Two years ago, Goldman Sachs made the decision to stop conducting interviews for undergraduate students on college campuses. Instead, the bank switched to video interviews for first-round candidates, noting at the time that the move would allow Goldman to broaden its reach and recruit from a more diverse pool of students.
Earlier this week, Goldman tweeted out a video with some tips on how to successfully navigate a video interview. While the advice comes from Goldman recruiters, most all of the suggestions are applicable for anyone preparing for a video interview at a bank. J.P. Morgan, Morgan Stanley and Bank of America also utilize video interviews for entry-level positions, as does Deloitte, Sequoia Capital and many other financial firms. We also included some specifics that we’ve heard from insiders on what digital interviews at Goldman are like as well as some questions that the bank has asked previous candidates.
Quick tips from GS
Prepare as if you were going into a traditional interview. Read up on the firm, the role or roles for which you’ve applied, and prepare a few personal examples on how your background would fit within Goldman. If you’ve applied to multiple roles, you’ll still only take part in one video interview.
Recruiters say that you don’t need to dress formally, but you should wear something that gives you confidence. What does this actually mean? Dress business casual. The video Goldman tweeted shows a male candidate wearing a crisp, one-tone button-down shirt with no tie or suit jacket.
Pay attention to body language and posture while maintaining eye contact with the camera. This is likely hard to do if your computer is sitting well below you, so chose a surface where you're positioned on a level plane with the eye of the camera.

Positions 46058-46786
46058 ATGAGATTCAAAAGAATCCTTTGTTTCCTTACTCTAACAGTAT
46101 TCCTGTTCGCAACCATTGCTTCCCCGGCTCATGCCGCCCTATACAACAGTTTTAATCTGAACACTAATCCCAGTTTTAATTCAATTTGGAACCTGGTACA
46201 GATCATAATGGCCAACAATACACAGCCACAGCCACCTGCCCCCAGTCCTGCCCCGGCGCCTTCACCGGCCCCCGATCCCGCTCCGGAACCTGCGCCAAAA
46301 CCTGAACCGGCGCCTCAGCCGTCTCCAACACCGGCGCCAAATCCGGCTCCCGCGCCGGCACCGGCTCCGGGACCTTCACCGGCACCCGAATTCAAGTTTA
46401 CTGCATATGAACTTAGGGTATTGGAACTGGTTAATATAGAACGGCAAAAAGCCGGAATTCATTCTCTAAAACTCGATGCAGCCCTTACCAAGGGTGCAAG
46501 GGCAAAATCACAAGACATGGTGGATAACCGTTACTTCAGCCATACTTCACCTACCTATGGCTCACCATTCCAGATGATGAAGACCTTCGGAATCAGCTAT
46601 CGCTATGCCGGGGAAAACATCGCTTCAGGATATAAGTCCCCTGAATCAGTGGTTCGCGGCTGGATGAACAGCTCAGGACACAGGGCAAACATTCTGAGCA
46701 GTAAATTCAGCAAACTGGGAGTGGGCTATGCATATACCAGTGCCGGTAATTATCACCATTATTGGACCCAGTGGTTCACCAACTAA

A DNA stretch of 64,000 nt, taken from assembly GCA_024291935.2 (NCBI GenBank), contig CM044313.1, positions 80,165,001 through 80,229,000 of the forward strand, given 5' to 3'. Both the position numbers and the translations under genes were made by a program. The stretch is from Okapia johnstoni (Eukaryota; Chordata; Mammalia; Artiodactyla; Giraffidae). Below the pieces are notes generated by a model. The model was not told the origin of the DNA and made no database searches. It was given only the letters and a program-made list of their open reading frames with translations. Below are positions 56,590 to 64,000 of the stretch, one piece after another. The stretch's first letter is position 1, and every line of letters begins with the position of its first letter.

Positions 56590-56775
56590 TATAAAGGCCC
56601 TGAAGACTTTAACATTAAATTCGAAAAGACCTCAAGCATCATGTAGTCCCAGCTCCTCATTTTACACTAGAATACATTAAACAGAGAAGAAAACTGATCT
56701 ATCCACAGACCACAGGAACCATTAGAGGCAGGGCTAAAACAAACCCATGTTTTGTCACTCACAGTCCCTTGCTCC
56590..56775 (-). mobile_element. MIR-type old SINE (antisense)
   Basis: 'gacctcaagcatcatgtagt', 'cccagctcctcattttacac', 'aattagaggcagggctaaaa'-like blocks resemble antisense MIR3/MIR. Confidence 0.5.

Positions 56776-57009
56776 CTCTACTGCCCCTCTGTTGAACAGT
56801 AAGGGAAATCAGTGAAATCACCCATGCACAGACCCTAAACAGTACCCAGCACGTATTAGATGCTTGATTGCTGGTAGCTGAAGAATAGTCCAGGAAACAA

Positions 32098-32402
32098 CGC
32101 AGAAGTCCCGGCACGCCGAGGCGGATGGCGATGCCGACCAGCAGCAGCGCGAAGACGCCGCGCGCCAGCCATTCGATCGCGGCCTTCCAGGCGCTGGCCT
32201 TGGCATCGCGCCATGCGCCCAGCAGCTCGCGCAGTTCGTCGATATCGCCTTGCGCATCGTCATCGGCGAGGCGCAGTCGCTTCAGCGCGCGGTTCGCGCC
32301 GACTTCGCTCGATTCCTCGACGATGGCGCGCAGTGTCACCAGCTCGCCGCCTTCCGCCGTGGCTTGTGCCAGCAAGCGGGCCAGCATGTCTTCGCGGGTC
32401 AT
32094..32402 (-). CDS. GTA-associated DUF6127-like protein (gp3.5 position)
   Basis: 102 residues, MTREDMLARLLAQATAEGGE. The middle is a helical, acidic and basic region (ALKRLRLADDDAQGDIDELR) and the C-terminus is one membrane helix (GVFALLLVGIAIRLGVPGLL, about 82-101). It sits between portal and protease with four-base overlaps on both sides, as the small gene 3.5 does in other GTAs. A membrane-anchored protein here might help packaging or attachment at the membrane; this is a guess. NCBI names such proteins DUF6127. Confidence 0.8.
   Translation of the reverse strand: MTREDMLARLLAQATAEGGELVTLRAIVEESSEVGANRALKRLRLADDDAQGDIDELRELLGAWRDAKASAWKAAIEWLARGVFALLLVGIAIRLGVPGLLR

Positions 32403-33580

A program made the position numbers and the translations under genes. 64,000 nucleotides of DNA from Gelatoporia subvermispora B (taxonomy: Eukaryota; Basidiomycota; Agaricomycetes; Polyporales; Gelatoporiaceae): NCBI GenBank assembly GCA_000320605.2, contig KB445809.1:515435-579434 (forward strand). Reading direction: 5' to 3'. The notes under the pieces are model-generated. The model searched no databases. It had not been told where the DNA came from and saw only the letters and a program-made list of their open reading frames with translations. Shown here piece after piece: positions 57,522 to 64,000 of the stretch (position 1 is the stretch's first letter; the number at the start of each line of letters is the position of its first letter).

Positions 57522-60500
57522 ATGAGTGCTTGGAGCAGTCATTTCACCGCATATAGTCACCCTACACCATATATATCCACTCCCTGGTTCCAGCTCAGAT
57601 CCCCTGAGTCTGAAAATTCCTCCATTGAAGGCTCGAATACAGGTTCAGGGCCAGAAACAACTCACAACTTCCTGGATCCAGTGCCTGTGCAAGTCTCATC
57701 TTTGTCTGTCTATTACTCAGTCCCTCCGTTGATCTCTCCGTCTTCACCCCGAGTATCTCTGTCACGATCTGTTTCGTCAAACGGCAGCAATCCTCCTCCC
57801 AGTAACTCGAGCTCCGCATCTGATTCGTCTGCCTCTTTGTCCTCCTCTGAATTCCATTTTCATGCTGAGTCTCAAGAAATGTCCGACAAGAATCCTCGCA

Be specific and be sure to answer all parts of the question. You’ll have 30 seconds to prepare after hearing the question and two minutes to answer, we’re told. But you don’t need to use the full time allotted – just move on to the next question. However, the recording will shut down right at two minutes.
Practice. Goldman allows you to take an unlimited number of practice questions before starting the actual recording. The default setting will contain a view of yourself but that can be turned off if it’s distracting.
Don’t be a robot. Recruiters were a bit more diplomatic in their phrasing, but they clearly don’t want to see that you’re reading from hidden notes or uttering scripted answers.
Specifics on the process
Previous candidates tell us you can expect five questions and possibly a sixth if you’ve applied to multiple divisions. As you'll see below, the questions are fairly generic. The entire process will take less than 15 minutes and you’re likely to hear back in about two weeks. Most of the questions will be behavioral, with one specific to the division for which you’ve applied that will be more technical. J.P. Morgan only asks potential interns three questions, but they allow three attempts per question. It’s one-and-done with Goldman.
Both J.P. Morgan and Goldman Sachs rely on HireVue’s digital interviewing system, which has machine learning capabilities that can provide an automated assessment of candidates based on 15,000 dimensions, including body language, stress in your voice, vocabulary, speed of delivery and eye movements. However, Goldman recruiters note clearly in the video that your submission won’t be reviewed “by robots or anything like that.” Only recruiters and hiring managers will make the assessments. Other firms that rely on HireVue may utilize the technology, however.
Interview questions asked by Goldman
Why do you want to work at Goldman Sachs? Why investment banking?
Why this particular division? What does this division do? What is it about your background that makes you a good fit for this division?
What's the hardest problem you’ve encountered? How did you overcome it?
Walk me through a time you were working in a team and you took the initiative to make a change.
Walk me through a time you had to resolve a conflict with someone senior to you.
What's your greatest strength?
Tell me about an asset class you're interested (asked in securities interviews).
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